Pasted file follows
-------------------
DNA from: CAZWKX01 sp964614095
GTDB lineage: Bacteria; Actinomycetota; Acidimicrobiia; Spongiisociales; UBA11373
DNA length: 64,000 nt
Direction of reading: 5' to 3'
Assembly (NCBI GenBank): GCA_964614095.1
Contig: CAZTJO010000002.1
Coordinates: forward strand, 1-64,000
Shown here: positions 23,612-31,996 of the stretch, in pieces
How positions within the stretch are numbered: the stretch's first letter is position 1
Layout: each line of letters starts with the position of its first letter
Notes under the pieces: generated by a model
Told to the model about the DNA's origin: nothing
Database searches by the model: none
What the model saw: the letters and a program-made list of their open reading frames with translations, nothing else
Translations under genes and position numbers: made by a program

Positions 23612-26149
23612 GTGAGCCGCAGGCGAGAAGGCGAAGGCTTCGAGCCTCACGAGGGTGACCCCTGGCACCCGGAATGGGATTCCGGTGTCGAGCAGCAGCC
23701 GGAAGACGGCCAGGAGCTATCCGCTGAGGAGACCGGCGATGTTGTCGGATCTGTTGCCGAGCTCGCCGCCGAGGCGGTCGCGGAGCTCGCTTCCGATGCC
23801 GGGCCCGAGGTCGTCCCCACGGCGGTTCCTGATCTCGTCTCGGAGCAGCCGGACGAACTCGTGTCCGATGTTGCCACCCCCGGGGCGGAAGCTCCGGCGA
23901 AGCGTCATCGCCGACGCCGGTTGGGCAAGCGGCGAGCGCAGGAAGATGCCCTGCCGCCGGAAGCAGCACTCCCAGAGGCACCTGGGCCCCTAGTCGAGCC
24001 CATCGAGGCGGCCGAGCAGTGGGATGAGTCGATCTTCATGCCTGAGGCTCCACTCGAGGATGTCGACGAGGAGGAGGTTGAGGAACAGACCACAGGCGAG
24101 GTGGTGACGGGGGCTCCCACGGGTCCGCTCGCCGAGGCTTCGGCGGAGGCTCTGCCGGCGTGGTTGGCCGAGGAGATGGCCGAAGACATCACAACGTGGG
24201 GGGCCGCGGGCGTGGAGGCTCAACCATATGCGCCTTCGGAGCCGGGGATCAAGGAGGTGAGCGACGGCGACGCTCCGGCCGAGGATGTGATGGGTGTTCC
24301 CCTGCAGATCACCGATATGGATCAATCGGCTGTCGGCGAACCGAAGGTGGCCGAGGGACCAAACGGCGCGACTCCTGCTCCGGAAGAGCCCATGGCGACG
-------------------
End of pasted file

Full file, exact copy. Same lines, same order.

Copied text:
DNA from: CAZWKX01 sp964614095
GTDB lineage: Bacteria; Actinomycetota; Acidimicrobiia; Spongiisociales; UBA11373
DNA length: 64,000 nt
Direction of reading: 5' to 3'
Assembly (NCBI GenBank): GCA_964614095.1
Contig: CAZTJO010000002.1
Coordinates: forward strand, 1-64,000
Shown here: positions 23,612-31,996 of the stretch, in pieces
How positions within the stretch are numbered: the stretch's first letter is position 1
Layout: each line of letters starts with the position of its first letter
Notes under the pieces: generated by a model
Told to the model about the DNA's origin: nothing
Database searches by the model: none
What the model saw: the letters and a program-made list of their open reading frames with translations, nothing else
Translations under genes and position numbers: made by a program

Positions 23612-26149
23612 GTGAGCCGCAGGCGAGAAGGCGAAGGCTTCGAGCCTCACGAGGGTGACCCCTGGCACCCGGAATGGGATTCCGGTGTCGAGCAGCAGCC
23701 GGAAGACGGCCAGGAGCTATCCGCTGAGGAGACCGGCGATGTTGTCGGATCTGTTGCCGAGCTCGCCGCCGAGGCGGTCGCGGAGCTCGCTTCCGATGCC
23801 GGGCCCGAGGTCGTCCCCACGGCGGTTCCTGATCTCGTCTCGGAGCAGCCGGACGAACTCGTGTCCGATGTTGCCACCCCCGGGGCGGAAGCTCCGGCGA
23901 AGCGTCATCGCCGACGCCGGTTGGGCAAGCGGCGAGCGCAGGAAGATGCCCTGCCGCCGGAAGCAGCACTCCCAGAGGCACCTGGGCCCCTAGTCGAGCC
24001 CATCGAGGCGGCCGAGCAGTGGGATGAGTCGATCTTCATGCCTGAGGCTCCACTCGAGGATGTCGACGAGGAGGAGGTTGAGGAACAGACCACAGGCGAG
24101 GTGGTGACGGGGGCTCCCACGGGTCCGCTCGCCGAGGCTTCGGCGGAGGCTCTGCCGGCGTGGTTGGCCGAGGAGATGGCCGAAGACATCACAACGTGGG
24201 GGGCCGCGGGCGTGGAGGCTCAACCATATGCGCCTTCGGAGCCGGGGATCAAGGAGGTGAGCGACGGCGACGCTCCGGCCGAGGATGTGATGGGTGTTCC
24301 CCTGCAGATCACCGATATGGATCAATCGGCTGTCGGCGAACCGAAGGTGGCCGAGGGACCAAACGGCGCGACTCCTGCTCCGGAAGAGCCCATGGCGACG